BREAST IMPLANT
DISORDERS OF THE BREAST
Disorders of the breast are mostly minor
and respond to treatment. Problems are
most commonly caused by infection,
hormonal changes, and tumours.
Infection
Mastitis
(bacterial infection of breast
tissue) often occurs with breast-feeding,
usually due to a blocked milk duct.
Untreated, it may lead to a
breast abscess.
Hormonal changes
Breast pain and tenderness is common
just before menstruation or when a
woman is taking hormones. Before
menstruation, breasts may increase in
size and become lumpy. Such lumps
shrink when menstruation is over.
Hormonal disorders may, rarely, cause
galactorrhoea
(abnormal production of
milk). In men,
gynaecomastia
(abnormal
breast development) may occur as a
result of hormonal disturbance or
treatment with certain drugs.
Tumours
The majority of
breast lumps
are non-
cancerous tumours, such as
cysts
(fluid-
filled sacs) and
fibroadenomas
(thickened
areas of milk-producing tissue). More
rarely,
breast cancer
may occur.
INVESTIGATION
Disorders o f the breast may be
discovered during
breast self-
examination
or physical examination
by a doctor. Special investigations for
the breast include
biopsy
(removal of
a small sample o f tissue for analysis)
and
mammography.
Breast cancer in women under the age
of 50 may be linked to genetic factors
and various genes, including
BRCA
1 and
BRCA
2 ,
have been identified. These
genes seem to account for some of the
breast cancers that occur within fami-
lies. Women with one or more relatives
who have developed the disease in their
30s or 40s may wish to seek specialist
genetic advice.
SYMPTOMS AND SIGNS
The first sign of breast cancer is often a
painless lump. However, it is important
to note that nine out of ten breast
lumps are not cancerous. Other symp-
toms of breast cancer may include a
dark discharge from the nipple, retrac-
tion (indentation) of the nipple, and an
area of dimpled, creased skin over the
lump. In the majority of cases, only one
breast is affected.
An abnormality may sometimes be
detected during a routine
mammography,
which is offered every three years to all
women between the ages of 5 0 and 65.
INVESTIGATION AND TREATMENT
If a lump is detected in the breast, an
imaging procedure, such as mammog-
raphy or
ultrasound scanning,
will be
carried out. Cells will then be collected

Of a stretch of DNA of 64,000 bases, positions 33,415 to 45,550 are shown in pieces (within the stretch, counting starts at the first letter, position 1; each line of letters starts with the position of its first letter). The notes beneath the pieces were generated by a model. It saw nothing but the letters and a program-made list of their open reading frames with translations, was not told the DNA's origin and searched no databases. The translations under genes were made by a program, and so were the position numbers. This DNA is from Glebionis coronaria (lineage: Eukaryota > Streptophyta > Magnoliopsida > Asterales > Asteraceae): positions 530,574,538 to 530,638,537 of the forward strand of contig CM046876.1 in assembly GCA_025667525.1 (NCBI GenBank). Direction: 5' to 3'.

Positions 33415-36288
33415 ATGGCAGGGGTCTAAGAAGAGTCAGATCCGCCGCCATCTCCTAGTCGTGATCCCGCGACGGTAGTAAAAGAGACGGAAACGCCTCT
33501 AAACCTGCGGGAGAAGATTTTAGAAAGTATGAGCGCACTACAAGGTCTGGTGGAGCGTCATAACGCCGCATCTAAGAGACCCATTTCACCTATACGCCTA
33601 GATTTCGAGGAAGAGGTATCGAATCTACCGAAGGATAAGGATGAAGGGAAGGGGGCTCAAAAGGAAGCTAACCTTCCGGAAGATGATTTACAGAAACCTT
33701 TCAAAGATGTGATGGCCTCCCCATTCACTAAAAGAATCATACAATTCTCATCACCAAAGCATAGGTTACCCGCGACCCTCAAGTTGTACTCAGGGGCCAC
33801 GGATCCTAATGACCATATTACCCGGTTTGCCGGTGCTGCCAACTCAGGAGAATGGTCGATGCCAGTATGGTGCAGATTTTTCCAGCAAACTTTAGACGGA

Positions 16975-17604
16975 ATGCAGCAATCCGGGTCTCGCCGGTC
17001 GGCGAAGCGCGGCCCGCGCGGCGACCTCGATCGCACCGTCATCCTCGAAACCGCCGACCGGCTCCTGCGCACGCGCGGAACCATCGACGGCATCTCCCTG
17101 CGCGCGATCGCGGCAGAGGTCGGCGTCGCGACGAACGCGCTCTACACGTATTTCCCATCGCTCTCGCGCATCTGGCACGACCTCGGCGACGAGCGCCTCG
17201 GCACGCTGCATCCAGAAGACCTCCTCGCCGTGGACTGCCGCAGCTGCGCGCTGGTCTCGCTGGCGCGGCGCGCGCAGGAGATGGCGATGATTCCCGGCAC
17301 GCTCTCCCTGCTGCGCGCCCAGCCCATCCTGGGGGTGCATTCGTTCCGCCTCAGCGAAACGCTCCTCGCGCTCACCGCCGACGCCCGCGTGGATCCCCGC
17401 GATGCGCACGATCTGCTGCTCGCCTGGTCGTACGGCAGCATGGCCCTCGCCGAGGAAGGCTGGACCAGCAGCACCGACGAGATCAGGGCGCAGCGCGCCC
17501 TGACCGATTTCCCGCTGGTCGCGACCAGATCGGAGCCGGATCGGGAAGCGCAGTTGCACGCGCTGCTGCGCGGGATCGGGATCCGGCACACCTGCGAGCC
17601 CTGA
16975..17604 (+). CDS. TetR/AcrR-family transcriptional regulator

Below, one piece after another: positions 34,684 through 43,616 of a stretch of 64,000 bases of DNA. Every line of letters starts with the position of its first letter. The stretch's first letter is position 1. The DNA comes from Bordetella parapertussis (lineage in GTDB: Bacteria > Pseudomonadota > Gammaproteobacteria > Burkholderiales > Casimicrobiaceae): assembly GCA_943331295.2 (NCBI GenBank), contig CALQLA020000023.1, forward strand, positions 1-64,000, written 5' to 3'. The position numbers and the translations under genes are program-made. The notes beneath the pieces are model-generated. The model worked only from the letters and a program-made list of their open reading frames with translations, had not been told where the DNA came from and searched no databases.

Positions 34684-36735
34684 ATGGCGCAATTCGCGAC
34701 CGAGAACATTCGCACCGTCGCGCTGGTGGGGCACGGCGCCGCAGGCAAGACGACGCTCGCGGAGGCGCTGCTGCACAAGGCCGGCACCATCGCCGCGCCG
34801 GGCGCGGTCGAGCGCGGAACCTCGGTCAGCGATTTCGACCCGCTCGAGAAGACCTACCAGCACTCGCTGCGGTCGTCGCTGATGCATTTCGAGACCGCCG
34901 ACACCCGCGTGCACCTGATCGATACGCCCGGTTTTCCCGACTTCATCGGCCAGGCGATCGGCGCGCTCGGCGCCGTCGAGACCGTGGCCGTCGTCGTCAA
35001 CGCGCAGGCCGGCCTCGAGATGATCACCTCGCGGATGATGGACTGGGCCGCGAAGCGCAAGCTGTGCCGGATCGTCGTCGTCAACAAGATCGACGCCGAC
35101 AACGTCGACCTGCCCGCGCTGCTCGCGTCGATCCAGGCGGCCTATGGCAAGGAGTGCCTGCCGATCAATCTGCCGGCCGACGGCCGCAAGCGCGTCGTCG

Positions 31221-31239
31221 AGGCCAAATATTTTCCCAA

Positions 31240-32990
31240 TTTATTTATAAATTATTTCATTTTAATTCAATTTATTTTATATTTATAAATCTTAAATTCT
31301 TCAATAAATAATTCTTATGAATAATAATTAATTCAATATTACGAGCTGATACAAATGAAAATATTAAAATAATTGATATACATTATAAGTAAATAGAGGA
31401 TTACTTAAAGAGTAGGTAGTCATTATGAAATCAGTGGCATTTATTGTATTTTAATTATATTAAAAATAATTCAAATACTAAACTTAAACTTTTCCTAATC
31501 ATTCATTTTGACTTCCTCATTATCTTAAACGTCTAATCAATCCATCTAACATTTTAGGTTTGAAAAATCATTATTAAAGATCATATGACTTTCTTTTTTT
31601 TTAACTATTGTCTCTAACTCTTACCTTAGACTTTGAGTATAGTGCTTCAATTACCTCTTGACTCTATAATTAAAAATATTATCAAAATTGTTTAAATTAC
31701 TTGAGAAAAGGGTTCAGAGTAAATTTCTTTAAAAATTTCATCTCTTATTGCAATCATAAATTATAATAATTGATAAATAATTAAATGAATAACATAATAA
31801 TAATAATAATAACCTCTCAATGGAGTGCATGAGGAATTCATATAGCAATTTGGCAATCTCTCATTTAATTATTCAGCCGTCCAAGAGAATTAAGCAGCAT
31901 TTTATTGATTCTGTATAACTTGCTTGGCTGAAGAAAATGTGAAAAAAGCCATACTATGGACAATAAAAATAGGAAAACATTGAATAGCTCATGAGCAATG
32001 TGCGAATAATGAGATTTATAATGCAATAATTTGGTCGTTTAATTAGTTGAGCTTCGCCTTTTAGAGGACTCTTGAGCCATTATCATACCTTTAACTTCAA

from
the lump
by needle
aspiration
(withdrawal by suction) or
biopsy
(sur-
gical removal of a small sample of tissue
for analysis).
A small cancerous tumour that is not
thought to have spread outside the
breast is removed surgically, along with
a surrounding margin of normal tissue.
Lymph nodes
in the armpit are usually
removed at the same time. Larger can-
cers may require
mastectomy
(surgical
removal of the whole breast). Surgery
can be combined with or followed by
mammoplasty
(breast reconstruction) to
help reduce the psychosexual impact of
the disease.
Any further treatment depends on the
size of the tumour; whether or not
there is evidence of spread to the lymph
nodes; and the sensitivity of the tumour
cells to hormones, which is assessed
in the laboratory using a technique
known as oestrogen receptor testing.
The woman’s age and whether or not
she has gone through the menopause
are also significant factors in determin-
ing appropriate treatment.
After surgery, most women have a
course of
radiotherapy
to any remaining
breast tissue and to the armpit, and/or
chemotherapy
(treatment with
anticancer
drugs). Tamoxifen,
an oral anti-oestrogen
drug, is commonly prescribed for five
years following surgery for breast can-
cer to reduce the risk of recurrence.
Women who are approaching the meno-
pause may be offered treatment to bring
on an early menopause if the tumour is
oestrogen-sensitive.
Secondary tumours in other parts of
the body, which may be present at the
time of the initial diagnosis or may
develop years after apparently successful
treatment, are treated with anticancer
drugs and hormones.
OUTLOOK
A complete cure or years of good health
can usually be expected after treatment
for early breast cancer. Regular check-
ups are required to detect recurrence or
the development of a new cancer in the
other breast. Mammograms should be
performed periodically for this reason.
If the cancer recurs, it can be con-
trolled, sometimes for years, by drugs
and/or radiotherapy
(See also
breast
self-examination.)
breast cyst
A fluid-filled lump that forms within
the milk-producing tissue of the breast.
Breast
cysts
most
commonly
affect
women in their 3 0s and 40s, especially
in the years leading up to the
meno-
pause
. A lump can be diagnosed as a cyst
by
ultrasound scanning,
a
mammography,
or by withdrawing fluid from it with a
syringe
and needle
(see
aspiration),
which usually results in the lump disap-
pearing. About half of all women with a
breast cyst will develop future cysts. Any
new breast lump should be seen by a
doctor to confirm the diagnosis.
breast enlargement surgery
A type of
mammoplasty
.
breast-feeding
The natural method of infant feeding
during the period between birth and
weaning.
Human
milk
contains
the
ideal balance of nutrients for a baby and
provides valuable
antibodies
(proteins
made by the immune system) against
infections. For the first few days after
birth, the breasts produce a watery fluid
known as
colostrum.
Milk flow is stimu-
lated by the baby’s sucking and is
usually established in three to four days.
Breast-feeding problems may occur
as a result of engorged breasts and
cracked nipples or if the baby has prob-
lems sucking; a breast-feeding advisor
may be able to help with these difficul-
ties. Breast-feeding can sometimes cause
an infection (see
mastitis)
that leads to a
breast abscess.
In such cases, treatment
with
antibiotic drugs
may mean that it is
possible to continue breast-feeding.
breast implant
An artificial structure surgically intro-
duced into the breast to increase its size
(see
mammoplasty).
B
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